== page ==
• My memories and reviews of the courses we played, finally: Sandbox 10 of 10 Just fun, 40 yards to 170, most under 100 yards, many options to play each hole, including putting, low lofted chip and run, to traditional pitches.  Highlights include 5 or 6 birdies the first two days, 1 over par on day 2 for total 52 strokes.  Also was the first to lose the “no sixes” challenge by going bunker to bunker on Hole 2 on the first day. Mammoth Dunes 8 Huge golf course, first fairway was over 100 yards wide, first green was probably 50 yards wide.  Maybe reading the Golf Club Atlas article helped me, but I was able to discern the major v-shaped ridge the course was built on and around.  Greens were generally pretty welcoming on many sides, in lots of areas a ball would funnel onto the putting surface.  However,  there were a few very deep greenside bunkers, in particular on the short 13th.  I enjoyed the course while playing fairly poorly.  Given the width of most fairways, I think additional rounds would lead a player to explore a variety of angles, there were a lot of ways to play most of the holes.  Or maybe the best way to play a hole would vary significantly depending on pin position.  I’d like to get a chance to figure it out a little more. Sand Valley 7.5 From satellite photos it would be hard to discern many differences between Sand Valley and Mammoth Dunes, but playing them becomes two very different experiences.  At Sand Valley the fairways seem a bit tighter, and the areas surround the greens generally funnel balls away from the green.  To me, this meant it played substantially tougher.  I also felt like there were more uphill walks, especially on the front 9, including several climbs to get from a green to the next tee.  Of course, that type of design tends to result in downhill tee shots, as was the case for almost every hole here.  A notable exception was Hole 7 (Dan’s favorite), which required a blind uphill drive to a “fade” fairway with sand on both sides beyond a certain distance.  Highlights for me were #1, with birdies both days, and #17 with two pars (driver on day 1, 3-wood on day 2).  Lowlights were some kind of high number on #2 (first day) after playing back and forth across the raised green a few times. All in all, I think I prefer Mammoth Dunes, but I’m glad we played Sand Valley twice. If I lived and played here regularly, I’d probably play Mammoth 6 times out of 10.  If I get back there, I’ll almost certainly play shorter tees than I did.    Lawsonia Links. 8.5 We went from modern courses designed by well-respected current designers to a 90-year old course, designed by well-respected designers of their time.  I really enjoyed the look of this course, its a style from a bygone era.  For the most part the course appears to follow the original terrain.  But the designers dug relatively linear bunkers and/or hollows, piling the excavated material to form linear mounds.  And they moved a lot of earth for at least a few of the greens, creating very steep drop-offs.  In many cases, the bunkers and mounds were well short of the greens, requiring a shot to carry the bunker or hollow, but not requiring the ball to carry all the way to the green.  This also confuses the depth perception at times, “just over the bunker” wasn’t anywhere close to being on the green.  Conditions were very good, the greens had plenty of contour, but never seemed to leave an “impossible to get close” putt.  Unlike the very tight turf at the Sand Valley courses, the turf here was a little more lush, so perfect contact on short game shots was a little less critical.  And there was rough, and beyond that some tall fescue, as opposed to the native sand at the previous courses.   The clubhouse and range and other facilities were pretty modest, but the staff were friendly and efficient.  Our foursome enjoyed the first few holes so well we decided that a second 18 was a great idea.  This is also where I had my best round, 76.  As much as I try to evaluate courses based on their merits, the quality of my play is bound to be at least a subconscious factor. Lac La Belle 7 This is a very recent rebuild on the site of a previous course.  From what I’ve read, there’s very little remaining from the old course, its been almost entirely redesigned.  Conditions were excellent, and the course is very pretty.  Its pretty demanding in places, with woods or creeks or bunkers on both sides of the fairway, and mostly slightly to significantly elevated greens.  Greens varied, some relatively small, others were huge and heavily contoured.  I thought in that on a few of the greens the slopes were too severe for the speed of the greens, but that was only a few.  The facilities were excellent, a good driving range, nice new clubhouse.  But the course just doesn’t stand out to me, its a good modern golf course.  And there are just a few goofy greens, 60 yards or more deep, really severe contours, its as if they’re done that way to inspire conversation, not to actually play. All in all, we played some really good golf courses, each and every one.  Of the 5 full-size courses, the ones I’d like to play most are Mammoth Dunes and Lawsonia Links.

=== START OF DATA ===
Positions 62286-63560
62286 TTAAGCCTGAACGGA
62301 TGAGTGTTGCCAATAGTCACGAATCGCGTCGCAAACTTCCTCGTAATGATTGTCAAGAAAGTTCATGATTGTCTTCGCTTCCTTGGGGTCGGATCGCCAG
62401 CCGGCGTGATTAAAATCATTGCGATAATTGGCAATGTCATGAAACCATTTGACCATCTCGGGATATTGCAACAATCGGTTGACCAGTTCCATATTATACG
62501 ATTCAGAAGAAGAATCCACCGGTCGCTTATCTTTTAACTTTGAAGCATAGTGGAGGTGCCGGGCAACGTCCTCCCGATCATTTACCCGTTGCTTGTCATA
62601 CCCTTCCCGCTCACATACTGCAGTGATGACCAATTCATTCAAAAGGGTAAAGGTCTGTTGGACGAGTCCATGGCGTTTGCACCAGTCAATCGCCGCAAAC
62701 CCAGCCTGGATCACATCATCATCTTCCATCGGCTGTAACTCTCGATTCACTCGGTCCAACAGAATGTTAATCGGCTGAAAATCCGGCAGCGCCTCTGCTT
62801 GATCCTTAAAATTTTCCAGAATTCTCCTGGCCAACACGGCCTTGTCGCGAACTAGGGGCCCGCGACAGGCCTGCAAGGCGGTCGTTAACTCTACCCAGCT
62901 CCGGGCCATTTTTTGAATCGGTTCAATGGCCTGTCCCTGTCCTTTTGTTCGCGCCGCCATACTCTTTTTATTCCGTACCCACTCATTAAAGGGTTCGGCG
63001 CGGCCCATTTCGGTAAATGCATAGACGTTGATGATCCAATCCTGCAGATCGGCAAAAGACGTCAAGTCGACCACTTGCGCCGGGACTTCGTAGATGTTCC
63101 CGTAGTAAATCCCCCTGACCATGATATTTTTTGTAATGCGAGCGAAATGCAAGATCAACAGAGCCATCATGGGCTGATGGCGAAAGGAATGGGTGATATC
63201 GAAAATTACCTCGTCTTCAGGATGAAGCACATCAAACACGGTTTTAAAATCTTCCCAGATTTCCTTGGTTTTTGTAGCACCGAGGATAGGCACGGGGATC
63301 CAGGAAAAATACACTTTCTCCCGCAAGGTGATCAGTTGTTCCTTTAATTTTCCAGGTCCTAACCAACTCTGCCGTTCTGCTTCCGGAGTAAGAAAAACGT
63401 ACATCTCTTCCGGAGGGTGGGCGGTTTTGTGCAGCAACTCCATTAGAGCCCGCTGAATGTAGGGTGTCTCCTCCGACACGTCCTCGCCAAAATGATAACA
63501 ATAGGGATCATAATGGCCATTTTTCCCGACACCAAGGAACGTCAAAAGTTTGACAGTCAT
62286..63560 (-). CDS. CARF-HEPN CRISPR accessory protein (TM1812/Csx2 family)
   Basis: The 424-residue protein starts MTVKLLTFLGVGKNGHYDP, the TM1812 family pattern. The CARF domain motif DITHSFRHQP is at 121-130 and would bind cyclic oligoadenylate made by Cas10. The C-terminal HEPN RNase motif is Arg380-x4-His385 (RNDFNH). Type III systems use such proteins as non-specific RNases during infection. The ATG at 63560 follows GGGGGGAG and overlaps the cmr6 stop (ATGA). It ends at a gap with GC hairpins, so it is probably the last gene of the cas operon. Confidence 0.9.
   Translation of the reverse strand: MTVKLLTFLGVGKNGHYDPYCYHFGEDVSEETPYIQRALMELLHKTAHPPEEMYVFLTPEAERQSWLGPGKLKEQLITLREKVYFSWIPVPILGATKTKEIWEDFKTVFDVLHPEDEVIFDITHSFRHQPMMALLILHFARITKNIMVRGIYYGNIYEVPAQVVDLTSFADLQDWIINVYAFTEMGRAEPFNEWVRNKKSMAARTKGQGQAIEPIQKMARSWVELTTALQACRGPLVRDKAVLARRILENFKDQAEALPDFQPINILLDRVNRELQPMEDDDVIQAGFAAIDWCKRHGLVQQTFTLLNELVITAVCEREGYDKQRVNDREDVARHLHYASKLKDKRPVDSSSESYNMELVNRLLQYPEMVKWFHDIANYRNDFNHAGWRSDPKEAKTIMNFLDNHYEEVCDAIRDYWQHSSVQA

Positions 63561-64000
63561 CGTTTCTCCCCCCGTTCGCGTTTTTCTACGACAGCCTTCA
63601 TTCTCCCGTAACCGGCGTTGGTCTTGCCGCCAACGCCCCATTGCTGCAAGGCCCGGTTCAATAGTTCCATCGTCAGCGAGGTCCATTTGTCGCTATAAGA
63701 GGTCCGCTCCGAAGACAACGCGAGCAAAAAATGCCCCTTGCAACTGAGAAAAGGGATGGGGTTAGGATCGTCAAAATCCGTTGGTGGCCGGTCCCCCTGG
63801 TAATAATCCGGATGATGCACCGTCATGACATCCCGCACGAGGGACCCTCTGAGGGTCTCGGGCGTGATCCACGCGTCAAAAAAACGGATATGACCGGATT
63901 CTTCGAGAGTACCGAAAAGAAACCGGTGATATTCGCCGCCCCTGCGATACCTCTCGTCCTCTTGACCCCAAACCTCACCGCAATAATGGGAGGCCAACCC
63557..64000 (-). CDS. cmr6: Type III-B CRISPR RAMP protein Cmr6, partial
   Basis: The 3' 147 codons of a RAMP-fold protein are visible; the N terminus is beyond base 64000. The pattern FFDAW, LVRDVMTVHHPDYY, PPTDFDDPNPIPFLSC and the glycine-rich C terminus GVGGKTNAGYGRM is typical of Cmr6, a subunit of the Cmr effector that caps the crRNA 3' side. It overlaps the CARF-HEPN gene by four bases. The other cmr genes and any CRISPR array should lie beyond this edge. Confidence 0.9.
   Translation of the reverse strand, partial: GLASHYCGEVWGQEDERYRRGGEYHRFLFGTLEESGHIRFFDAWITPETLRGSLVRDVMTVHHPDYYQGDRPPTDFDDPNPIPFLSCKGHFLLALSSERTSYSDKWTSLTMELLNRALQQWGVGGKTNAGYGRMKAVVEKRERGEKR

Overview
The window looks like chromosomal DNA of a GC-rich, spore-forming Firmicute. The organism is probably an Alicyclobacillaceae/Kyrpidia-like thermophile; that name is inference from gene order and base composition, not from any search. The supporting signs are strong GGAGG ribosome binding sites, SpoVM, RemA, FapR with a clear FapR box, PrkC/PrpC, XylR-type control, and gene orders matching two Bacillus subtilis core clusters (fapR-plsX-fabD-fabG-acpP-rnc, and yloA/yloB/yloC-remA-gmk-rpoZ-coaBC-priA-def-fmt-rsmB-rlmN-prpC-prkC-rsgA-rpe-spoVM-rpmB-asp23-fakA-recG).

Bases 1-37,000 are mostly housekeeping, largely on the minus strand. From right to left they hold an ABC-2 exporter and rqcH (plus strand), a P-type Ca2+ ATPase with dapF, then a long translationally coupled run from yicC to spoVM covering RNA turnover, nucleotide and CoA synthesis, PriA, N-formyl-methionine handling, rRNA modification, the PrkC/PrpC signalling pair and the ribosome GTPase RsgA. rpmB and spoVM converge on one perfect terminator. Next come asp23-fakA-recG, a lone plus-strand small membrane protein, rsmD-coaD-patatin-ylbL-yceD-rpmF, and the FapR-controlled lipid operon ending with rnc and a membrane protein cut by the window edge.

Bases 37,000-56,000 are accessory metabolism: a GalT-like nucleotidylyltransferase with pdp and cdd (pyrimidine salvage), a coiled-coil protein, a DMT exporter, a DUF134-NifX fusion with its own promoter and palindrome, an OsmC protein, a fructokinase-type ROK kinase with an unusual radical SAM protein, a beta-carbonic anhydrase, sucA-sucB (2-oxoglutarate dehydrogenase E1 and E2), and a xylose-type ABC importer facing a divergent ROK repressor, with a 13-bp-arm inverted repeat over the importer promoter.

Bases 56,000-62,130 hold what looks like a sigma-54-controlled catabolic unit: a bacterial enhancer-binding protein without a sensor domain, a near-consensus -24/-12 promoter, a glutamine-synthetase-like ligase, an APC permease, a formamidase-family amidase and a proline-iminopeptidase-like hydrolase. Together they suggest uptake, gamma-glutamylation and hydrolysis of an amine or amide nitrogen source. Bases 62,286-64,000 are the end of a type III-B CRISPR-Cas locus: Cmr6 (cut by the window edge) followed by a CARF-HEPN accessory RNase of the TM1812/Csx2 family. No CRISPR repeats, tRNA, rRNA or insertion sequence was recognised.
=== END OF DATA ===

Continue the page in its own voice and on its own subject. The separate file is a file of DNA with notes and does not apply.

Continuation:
• Today's Birthdays

    1. camerongautx
      (30 years old)
    2. CyboNinja
      (40 years old)
    3. Hawk367
      (54 years old)